Part of the poor absorption is due to the very active glucuronidation system in intestinal cells which results in the export of the glucuronidated phenolic compound back into the gut (45, 46). Even if the phenolic compound escapes glucuronidation in the enterocytes, much of the absorbed phenolic compound is glucuronidated and/or sulfated in the liver. Following glucuronidation and/or sulfation, much of the absorbed polyphenolic compound may be excreted into the bile and never appear in the blood. Rarely are glucuronidated and/or sulfated polyphenolic compounds in the blood in more than 1 umol/l concentrations when polyphenolic containing foods are consumed (45). The steady-state concentrations of polyphenolics in blood are often in the 100 – 900 nanomolar range and the concentration of unesterified polyphenolics in blood rarely exceeds picomolar concentrations.
Almost all of the research that demonstrates anti-cancer activity and biological end points that are purported to indicate a reduction in cardiovascular diseases, cancer, or untoward consequences of diabetes are done with concentrations that are 1,000 to 10,000 or more times greater than the concentrations of unesterified polyphenolics found in humans or laboratory animals. To have physiological relevance, the experiments need to be conducted with no more than 1 or 2 μmol/l concentrations of the glucuronidated and or sulphated polyphenolic compound.
Even though polyphenolics are poorly absorbed, have low concentrations in blood, are present as conjugates with greatly reduced bioactivity, and are eliminated fairly quickly, beneficial effects have been attributed to the consumption of plant phenolics by humans (47-51) and laboratory animals (52-55). Much additional research is required to determine if the phenolic compounds found in beans are protective against chronic diseases.
The one tissue that may be exposed to the high concentrations of phenolics utilized in the in vitro studies is the gut (46, 56, 57). However, in the colon, the polyphenolics are rapidly converted into monophenolics by the colonic microflora and the biological activity of the monophenolic metabolites are unknown. Much work remains here also.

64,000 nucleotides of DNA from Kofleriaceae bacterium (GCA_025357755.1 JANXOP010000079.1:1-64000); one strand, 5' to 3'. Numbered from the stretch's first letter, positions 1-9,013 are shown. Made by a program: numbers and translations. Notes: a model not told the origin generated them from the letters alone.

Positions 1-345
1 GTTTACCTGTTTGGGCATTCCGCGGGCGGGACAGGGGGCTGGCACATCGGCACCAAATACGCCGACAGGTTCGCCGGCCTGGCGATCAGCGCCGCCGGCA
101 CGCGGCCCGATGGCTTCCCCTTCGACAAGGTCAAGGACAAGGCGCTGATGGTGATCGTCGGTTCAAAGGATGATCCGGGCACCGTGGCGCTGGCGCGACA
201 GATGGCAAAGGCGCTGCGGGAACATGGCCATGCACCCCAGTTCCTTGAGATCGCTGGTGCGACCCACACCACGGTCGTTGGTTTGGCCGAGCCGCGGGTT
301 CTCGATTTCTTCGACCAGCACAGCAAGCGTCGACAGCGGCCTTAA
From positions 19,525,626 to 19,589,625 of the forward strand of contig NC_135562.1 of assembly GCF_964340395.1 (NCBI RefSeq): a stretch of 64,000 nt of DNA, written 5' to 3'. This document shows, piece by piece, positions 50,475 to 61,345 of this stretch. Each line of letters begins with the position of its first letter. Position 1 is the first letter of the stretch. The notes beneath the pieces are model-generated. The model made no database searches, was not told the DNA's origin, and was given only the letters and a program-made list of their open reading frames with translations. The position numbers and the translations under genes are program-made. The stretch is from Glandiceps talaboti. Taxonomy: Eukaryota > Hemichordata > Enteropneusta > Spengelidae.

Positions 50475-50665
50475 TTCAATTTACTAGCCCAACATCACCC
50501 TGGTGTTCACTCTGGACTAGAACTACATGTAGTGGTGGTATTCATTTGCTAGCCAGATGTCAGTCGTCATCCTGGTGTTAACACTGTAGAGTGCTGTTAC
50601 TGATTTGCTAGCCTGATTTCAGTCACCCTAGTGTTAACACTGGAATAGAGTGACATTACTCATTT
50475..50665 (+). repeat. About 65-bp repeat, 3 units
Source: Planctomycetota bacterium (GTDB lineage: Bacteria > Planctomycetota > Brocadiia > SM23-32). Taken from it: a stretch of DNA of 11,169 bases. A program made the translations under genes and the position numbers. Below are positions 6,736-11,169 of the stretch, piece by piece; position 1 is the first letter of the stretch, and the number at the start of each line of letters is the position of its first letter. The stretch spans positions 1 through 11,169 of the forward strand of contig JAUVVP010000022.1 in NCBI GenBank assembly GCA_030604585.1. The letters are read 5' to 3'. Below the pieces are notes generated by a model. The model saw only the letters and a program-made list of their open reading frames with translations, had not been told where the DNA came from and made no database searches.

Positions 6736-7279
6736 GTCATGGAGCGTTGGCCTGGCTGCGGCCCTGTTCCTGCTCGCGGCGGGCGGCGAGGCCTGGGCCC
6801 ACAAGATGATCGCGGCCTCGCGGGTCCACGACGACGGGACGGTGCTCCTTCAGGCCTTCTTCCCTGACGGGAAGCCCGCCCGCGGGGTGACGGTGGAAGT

α-Amylase inhibitors are naturally present in a variety of plants, but are particularly high in common beans (58). They are large glycoprotein molecules (38-60 kDa) that are inhibitory towards mammalian α-amylases. Lajolo et al. (58) screened 150 common beans and isolated two types of inhibitors, I-1 and I-2. The α-amylase inhibitors varied to some degree in thermal stability, subunit composition, molecular weight, and ratios of I-1:I-2 between bean varieties. Inhibitor activity was not correlated with seed color. Normal cooking methods destroy most if not all of the α-amylase inhibitor activity (59). However, there are occasional public health problems resulting from consuming active α-amylase inhibitors. For example, a raw white bean preparation was sold in Japan to promote weight loss. Many people became sick and some required hospitalization due to dehydration.
Lectins are large glycoprotein molecules that bind to glycoconjugates on cell membranes and can agglutinate red blood cells in vitro (60). Following ingestion, they can survive passage through the acid environment of the stomach and proteolytic activity in the duodenum. Lectins bind to epithelial cells in the small intestine thereby affecting nutrient absorption. Binding of lectins cause jejunal villi hypoplasia and crypt cell hyperplasia resulting in shorter, thicker microvilli and a reduction in brush border enzymatic activity. In the 1980s, there were several reported outbreaks of lectin poisoning in Britain as the result of consumption of incompletely cooked beans, causing severe nausea, vomiting, and diarrhea. Growth depression has also been observed in animals fed either purified lectins or raw beans. Proper cooking methods are therefore important to reduce the possibility of illness. Moist heat is more effective in eliminating lectin activity than dry heat (61).